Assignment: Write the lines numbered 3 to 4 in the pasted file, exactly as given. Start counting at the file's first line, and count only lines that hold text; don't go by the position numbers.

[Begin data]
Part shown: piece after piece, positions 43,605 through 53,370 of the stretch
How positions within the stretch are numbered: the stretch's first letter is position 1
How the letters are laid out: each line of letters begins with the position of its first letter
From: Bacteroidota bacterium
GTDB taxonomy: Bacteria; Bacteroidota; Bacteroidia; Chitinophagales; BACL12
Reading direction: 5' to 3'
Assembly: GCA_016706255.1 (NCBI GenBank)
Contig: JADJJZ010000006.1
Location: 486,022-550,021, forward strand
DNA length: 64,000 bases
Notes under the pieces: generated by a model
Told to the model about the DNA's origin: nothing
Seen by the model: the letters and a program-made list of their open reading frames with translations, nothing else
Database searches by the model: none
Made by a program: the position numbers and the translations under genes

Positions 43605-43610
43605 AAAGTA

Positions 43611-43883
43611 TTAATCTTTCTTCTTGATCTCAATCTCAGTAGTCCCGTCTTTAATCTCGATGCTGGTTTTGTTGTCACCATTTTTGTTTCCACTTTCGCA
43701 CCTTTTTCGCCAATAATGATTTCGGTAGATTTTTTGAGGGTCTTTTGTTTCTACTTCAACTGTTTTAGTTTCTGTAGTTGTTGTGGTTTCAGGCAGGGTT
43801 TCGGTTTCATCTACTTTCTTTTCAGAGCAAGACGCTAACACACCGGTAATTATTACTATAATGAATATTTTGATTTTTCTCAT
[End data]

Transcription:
How the letters are laid out: each line of letters begins with the position of its first letter
From: Bacteroidota bacterium